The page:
Diamond dust from meteorite

Diamond dust (white powder in vial) was extracted from a piece of the carbonaceous Murchison meteorite (right). Microscopic 'nanodiamonds' also exist in some — but not all — interplanetary dust particles.

Jason Smith and the University of Chicago.

Crack open a primitive, carbonaceous meteorite, and you'll likely be gazing at countless microscopic flecks of diamond — sometimes numerous enough to total 0.1 percent of the meteorite's mass. Ever since their discovery in 1987, these meteoritic "nanodiamonds" have been thought to be, quite literally, stardust: tiny crystals of high-density carbon forged in the expanding shock waves of supernova explosions. Researchers have long believed that the diamonds predate our own solar system, because implanted within them is an isotopic mix of the rare gas xenon that is unmatched in other solar-system matter.

However, a new study suggests that most nanodiamonds didn't come from the stars after all but instead may have been cooked up in the nebula that surrounded the infant Sun and its forming planets. Zu Rong Dai and John P. Bradley (Georgia Institute of Technology), together with four colleagues, found that nanodiamonds are almost entirely absent in some of the interplanetary dust particles captured in Earth's upper atmosphere.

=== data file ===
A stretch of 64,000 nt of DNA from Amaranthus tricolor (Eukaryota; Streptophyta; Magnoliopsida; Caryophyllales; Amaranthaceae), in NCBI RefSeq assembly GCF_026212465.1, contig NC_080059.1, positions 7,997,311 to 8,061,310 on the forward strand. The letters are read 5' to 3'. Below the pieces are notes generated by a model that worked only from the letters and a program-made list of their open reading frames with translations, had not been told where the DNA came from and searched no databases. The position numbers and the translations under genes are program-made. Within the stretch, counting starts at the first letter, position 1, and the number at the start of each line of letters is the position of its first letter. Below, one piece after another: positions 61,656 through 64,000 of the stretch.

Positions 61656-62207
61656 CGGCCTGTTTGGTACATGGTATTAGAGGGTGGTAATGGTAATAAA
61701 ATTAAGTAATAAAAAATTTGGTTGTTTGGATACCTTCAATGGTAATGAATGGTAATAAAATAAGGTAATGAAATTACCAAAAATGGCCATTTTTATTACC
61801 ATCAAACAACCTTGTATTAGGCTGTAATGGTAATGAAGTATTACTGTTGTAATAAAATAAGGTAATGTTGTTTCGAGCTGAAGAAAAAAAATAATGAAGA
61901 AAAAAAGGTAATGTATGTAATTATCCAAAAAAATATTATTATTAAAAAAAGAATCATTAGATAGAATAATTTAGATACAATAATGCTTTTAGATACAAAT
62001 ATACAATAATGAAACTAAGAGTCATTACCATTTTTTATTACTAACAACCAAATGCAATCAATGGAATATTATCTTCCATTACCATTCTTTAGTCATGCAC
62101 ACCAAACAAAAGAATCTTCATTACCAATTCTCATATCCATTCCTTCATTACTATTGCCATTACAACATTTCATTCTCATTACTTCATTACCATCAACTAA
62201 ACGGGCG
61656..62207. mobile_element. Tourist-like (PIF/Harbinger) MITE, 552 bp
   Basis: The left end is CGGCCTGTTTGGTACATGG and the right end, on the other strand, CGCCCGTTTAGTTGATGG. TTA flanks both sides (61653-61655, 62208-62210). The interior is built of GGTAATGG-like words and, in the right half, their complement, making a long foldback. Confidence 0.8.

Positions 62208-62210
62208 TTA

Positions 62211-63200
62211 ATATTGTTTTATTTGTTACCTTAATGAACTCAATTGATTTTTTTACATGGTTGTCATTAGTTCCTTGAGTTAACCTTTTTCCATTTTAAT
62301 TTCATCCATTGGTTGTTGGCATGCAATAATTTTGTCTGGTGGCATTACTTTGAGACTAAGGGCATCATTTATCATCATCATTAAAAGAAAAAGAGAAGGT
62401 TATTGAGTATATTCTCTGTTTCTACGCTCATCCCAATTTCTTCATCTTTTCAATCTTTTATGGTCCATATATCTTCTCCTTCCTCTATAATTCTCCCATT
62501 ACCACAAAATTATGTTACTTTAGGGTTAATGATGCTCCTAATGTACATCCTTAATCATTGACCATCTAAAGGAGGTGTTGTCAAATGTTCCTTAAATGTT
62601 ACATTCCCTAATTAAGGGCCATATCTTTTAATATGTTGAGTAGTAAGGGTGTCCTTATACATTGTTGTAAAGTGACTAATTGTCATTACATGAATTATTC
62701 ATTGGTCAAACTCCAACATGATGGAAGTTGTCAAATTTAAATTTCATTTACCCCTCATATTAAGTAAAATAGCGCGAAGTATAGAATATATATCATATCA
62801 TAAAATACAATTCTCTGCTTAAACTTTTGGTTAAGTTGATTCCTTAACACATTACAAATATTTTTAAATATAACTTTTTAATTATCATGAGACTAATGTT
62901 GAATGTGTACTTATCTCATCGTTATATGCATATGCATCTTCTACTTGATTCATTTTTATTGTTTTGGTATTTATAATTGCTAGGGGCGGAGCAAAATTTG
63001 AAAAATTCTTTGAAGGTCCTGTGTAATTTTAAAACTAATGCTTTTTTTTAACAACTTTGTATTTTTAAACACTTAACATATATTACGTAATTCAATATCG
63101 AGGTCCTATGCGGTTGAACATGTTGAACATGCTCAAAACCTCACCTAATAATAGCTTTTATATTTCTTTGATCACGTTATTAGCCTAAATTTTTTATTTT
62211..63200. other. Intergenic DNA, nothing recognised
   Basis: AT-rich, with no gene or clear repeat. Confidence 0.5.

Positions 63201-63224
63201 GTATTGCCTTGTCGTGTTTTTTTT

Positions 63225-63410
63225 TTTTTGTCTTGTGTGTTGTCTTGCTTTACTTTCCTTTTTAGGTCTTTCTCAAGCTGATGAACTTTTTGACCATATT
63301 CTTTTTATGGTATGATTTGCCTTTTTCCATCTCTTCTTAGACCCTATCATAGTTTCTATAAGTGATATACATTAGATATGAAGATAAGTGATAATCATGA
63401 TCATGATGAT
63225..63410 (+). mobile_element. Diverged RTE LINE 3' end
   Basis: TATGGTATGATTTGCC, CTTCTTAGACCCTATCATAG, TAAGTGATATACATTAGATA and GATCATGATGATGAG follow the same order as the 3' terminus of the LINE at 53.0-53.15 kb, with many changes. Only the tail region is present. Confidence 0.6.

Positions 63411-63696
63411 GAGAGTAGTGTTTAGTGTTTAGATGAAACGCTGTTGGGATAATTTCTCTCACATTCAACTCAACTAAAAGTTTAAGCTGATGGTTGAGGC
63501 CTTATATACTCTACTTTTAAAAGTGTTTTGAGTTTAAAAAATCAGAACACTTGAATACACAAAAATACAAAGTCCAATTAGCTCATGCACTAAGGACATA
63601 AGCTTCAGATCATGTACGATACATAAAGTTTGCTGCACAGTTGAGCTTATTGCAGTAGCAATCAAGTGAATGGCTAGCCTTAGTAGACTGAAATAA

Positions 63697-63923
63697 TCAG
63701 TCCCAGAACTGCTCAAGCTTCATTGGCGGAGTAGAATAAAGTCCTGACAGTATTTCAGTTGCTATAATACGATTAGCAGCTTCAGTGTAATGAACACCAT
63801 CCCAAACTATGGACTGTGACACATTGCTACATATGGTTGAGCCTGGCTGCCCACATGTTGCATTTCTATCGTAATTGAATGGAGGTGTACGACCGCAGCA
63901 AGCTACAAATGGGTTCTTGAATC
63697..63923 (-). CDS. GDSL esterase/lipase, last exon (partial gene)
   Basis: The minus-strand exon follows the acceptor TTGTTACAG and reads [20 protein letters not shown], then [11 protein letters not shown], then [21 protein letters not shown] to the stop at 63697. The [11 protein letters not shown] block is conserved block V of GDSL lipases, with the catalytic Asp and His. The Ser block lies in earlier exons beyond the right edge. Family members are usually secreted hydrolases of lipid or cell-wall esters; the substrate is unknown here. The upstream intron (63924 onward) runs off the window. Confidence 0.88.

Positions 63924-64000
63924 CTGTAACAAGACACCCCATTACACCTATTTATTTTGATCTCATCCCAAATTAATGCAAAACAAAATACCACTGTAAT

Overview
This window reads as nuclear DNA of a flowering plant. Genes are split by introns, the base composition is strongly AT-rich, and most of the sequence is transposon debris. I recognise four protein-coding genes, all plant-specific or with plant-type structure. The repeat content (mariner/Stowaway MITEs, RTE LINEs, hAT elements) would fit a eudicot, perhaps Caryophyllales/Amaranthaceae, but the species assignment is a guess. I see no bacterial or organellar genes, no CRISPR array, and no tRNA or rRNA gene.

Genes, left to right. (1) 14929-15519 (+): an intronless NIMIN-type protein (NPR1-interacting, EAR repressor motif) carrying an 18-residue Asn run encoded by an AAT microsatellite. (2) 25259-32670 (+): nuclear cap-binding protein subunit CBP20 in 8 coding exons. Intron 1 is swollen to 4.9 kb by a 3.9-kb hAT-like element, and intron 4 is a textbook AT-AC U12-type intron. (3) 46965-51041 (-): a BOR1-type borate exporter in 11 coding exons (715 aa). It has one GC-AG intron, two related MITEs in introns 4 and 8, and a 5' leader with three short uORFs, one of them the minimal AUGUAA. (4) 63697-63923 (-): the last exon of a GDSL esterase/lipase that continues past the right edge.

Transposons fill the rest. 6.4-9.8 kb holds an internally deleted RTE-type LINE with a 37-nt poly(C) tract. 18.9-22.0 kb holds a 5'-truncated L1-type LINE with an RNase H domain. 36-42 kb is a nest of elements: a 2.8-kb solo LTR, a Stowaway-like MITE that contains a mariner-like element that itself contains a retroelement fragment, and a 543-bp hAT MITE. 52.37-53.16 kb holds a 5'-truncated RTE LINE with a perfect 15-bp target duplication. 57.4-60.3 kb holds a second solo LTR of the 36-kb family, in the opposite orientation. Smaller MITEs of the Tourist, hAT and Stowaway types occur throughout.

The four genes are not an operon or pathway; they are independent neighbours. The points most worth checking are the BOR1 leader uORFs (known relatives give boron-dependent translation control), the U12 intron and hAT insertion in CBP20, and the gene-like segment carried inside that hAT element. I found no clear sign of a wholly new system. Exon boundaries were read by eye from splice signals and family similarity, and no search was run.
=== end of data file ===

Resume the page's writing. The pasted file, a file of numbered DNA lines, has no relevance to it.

These diamond-free grains are thought to have originated as cometary castoffs and thus would have originally resided far from the Sun as our solar system formed. Yet it's hard to imagine how interstellar diamond dust could have infused itself into the inner nebular cloud but somehow avoided the outer regions.

One likely alternative, the team offers in Nature for July 11th, is that the nanodiamonds were homegrown, having formed close to the Sun, where the nebula was hot and dense. That would explain their presence in some meteorites and interplanetary particles but not others. "There is nothing wrong with the idea that 99.9999 percent of nanodiamonds might be made in the solar nebula," notes cosmochemist Thomas J. Bernatowicz (Washington University), "since only one in a million of them contain isotopically anomalous xenon."

Other observational evidence supports this notion, as spectral features attributed to nanodiamonds have been recorded in the dust-and-gas disks surrounding the very young stars HD 97048 and Elias 1.


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